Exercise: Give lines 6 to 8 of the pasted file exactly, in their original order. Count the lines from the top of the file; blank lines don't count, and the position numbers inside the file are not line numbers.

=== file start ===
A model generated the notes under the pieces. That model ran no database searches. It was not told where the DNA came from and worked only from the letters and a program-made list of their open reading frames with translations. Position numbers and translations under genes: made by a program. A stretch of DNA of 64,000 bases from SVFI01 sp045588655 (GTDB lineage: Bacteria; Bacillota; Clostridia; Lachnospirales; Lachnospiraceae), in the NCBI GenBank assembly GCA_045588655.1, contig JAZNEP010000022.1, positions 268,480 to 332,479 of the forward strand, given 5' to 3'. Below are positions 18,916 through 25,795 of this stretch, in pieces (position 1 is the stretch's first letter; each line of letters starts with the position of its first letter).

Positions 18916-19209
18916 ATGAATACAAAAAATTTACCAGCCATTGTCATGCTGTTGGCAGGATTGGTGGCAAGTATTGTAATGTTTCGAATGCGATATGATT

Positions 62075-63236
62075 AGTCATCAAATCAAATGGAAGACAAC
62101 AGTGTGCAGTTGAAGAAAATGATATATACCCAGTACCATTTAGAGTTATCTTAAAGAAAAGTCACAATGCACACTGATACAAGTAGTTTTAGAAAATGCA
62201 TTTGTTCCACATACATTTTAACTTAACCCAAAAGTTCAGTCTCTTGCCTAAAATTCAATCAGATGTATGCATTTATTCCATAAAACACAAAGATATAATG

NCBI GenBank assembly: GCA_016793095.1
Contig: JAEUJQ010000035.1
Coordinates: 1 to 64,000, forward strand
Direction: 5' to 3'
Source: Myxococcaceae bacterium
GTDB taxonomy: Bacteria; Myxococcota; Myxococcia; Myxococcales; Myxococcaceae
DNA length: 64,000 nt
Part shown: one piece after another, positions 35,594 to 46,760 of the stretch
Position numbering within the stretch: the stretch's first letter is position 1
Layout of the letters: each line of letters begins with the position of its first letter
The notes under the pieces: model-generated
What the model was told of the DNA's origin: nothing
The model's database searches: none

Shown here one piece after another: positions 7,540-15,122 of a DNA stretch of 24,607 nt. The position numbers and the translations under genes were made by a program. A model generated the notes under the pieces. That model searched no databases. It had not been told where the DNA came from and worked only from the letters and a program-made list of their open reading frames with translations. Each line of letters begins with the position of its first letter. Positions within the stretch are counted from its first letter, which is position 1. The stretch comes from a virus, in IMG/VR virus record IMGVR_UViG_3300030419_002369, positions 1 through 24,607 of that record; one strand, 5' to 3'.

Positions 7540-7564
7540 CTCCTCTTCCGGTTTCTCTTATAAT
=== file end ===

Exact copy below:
62101 AGTGTGCAGTTGAAGAAAATGATATATACCCAGTACCATTTAGAGTTATCTTAAAGAAAAGTCACAATGCACACTGATACAAGTAGTTTTAGAAAATGCA
62201 TTTGTTCCACATACATTTTAACTTAACCCAAAAGTTCAGTCTCTTGCCTAAAATTCAATCAGATGTATGCATTTATTCCATAAAACACAAAGATATAATG

NCBI GenBank assembly: GCA_016793095.1